Type of Thesis
Dr. Monika Fleshner
Dr. David Sherwood
Dr. Kevin Jones
During early-life, the brain experiences a variety of developmental adaptions and undergoes a period of immense neural pruning, making the brain more plastic and susceptible to change from external events. Exercise is one such event that produces a milieu of adaptive changes including improved brain plasticity and function, increases in hippocampal brain derived neurotrophic factor (BDNF), and BDNF-mediated enhancements in hippocampal function. Recent work has shown that exercise during early life has can produce long-lasting improvements in brain function that would normally be transient in adulthood. The specific developmental period during which the hippocampus is prone to exercise-induced neuroplastic changes, however, is unknown because previous studies testing the impacts of early life exercise had rats run across multiple developmental stages. The purpose of this study was to determine the impact that exercise has on BDNF if initiated during two different and clearly defined early life developmental periods, the early juvenile period immediately post weaning versus the pubescent period surrounding puberty onset. Hippocampal BDNF mRNA levels were measured following one week of exercise and after 14 days following exercise cessation in juvenile (approx. postnatal day 24), pubescent (approx. postnatal day 40), and in adult rats (approx. postnatal day 7). Exercise produced significant increases in BDNF mRNA compared to sedentary matched counterparts across all ages in the dentate gyrus immediately following one week of exercise. Juvenile rats exhibited a trend towards long-lasting increases in BDNF 14 days after exercise within the dentate gyrus and the CA3. Thus, exercise produced trends toward enduring increases in BDNF when initiated before puberty. These data suggest that the juvenile brain may have the greatest propensity for long term increases in BDNF following exercise.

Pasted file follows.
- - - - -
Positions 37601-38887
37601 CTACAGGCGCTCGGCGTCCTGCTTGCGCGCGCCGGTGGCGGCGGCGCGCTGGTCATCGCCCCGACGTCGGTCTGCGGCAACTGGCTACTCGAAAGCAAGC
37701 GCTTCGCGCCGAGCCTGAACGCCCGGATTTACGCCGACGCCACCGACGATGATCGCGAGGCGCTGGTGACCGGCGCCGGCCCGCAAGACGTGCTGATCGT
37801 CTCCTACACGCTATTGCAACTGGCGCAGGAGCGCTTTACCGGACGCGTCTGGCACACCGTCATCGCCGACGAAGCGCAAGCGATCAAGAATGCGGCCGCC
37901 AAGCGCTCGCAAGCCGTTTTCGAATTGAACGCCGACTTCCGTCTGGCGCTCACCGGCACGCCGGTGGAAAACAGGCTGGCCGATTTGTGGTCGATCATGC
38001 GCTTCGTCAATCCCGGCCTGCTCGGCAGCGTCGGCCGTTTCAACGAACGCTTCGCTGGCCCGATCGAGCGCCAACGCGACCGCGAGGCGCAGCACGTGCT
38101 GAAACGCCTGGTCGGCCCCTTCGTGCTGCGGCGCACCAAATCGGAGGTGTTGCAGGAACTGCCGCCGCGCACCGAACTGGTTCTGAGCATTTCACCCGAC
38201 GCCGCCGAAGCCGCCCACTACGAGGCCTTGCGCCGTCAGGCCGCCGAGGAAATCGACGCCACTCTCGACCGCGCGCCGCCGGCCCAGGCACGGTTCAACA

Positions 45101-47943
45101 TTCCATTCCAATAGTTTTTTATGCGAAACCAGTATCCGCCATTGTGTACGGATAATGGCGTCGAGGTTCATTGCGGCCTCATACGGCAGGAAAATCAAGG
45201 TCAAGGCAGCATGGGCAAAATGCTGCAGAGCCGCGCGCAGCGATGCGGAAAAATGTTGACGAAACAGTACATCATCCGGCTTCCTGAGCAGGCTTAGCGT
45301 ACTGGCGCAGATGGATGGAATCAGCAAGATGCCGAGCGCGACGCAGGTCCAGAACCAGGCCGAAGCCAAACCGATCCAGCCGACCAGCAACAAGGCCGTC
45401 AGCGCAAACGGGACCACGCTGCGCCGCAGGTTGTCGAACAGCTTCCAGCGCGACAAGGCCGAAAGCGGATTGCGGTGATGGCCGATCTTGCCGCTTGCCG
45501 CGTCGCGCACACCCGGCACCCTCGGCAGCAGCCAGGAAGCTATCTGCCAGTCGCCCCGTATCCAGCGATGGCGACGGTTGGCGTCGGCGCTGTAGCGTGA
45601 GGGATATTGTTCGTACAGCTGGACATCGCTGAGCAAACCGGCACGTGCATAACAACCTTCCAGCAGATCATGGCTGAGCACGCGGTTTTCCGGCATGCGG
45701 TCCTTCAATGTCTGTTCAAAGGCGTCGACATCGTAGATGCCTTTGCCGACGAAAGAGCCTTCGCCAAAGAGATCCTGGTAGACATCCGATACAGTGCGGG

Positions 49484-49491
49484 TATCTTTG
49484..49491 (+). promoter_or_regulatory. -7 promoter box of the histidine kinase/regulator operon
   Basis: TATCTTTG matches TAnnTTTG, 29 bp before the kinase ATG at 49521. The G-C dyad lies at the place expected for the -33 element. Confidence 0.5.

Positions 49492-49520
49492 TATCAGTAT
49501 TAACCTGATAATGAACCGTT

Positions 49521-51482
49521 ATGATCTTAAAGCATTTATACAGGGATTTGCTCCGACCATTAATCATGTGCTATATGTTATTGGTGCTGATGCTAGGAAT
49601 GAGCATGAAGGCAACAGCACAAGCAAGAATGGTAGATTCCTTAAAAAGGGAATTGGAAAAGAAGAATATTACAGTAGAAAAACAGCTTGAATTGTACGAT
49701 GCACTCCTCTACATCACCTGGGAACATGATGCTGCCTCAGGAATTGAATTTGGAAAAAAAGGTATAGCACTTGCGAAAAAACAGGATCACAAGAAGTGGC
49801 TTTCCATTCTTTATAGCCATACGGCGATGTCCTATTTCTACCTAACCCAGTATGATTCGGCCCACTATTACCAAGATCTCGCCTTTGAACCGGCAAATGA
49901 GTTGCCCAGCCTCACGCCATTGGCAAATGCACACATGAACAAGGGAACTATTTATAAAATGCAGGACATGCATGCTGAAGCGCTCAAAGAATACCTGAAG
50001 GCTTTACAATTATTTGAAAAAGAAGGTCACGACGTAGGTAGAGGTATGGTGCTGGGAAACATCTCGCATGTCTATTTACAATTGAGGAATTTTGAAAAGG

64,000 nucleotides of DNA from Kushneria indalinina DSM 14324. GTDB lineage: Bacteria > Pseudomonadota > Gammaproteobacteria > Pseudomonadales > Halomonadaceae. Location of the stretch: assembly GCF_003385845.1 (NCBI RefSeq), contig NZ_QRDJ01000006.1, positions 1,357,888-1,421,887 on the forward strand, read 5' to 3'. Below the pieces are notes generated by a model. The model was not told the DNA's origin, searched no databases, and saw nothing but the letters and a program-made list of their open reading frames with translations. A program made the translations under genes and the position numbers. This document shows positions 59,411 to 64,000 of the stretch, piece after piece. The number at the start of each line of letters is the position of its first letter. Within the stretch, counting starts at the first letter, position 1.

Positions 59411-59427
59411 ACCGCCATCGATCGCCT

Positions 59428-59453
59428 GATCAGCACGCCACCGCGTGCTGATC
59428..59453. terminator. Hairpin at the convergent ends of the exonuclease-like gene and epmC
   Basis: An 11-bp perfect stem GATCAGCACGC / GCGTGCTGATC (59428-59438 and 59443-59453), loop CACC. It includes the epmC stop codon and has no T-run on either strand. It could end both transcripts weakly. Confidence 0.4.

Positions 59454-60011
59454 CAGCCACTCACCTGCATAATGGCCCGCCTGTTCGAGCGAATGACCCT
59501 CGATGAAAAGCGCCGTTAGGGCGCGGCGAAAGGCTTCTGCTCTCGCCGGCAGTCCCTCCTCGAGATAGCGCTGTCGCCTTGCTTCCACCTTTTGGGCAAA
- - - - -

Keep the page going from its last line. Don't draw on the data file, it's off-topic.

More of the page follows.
Hulen, Kristina, "Exercise Induces Age-Dependent Neuroplastic Changes in Brain Regions Responsible for Learning Memory and Emotional Behavior" (2015). Undergraduate Honors Theses. 781.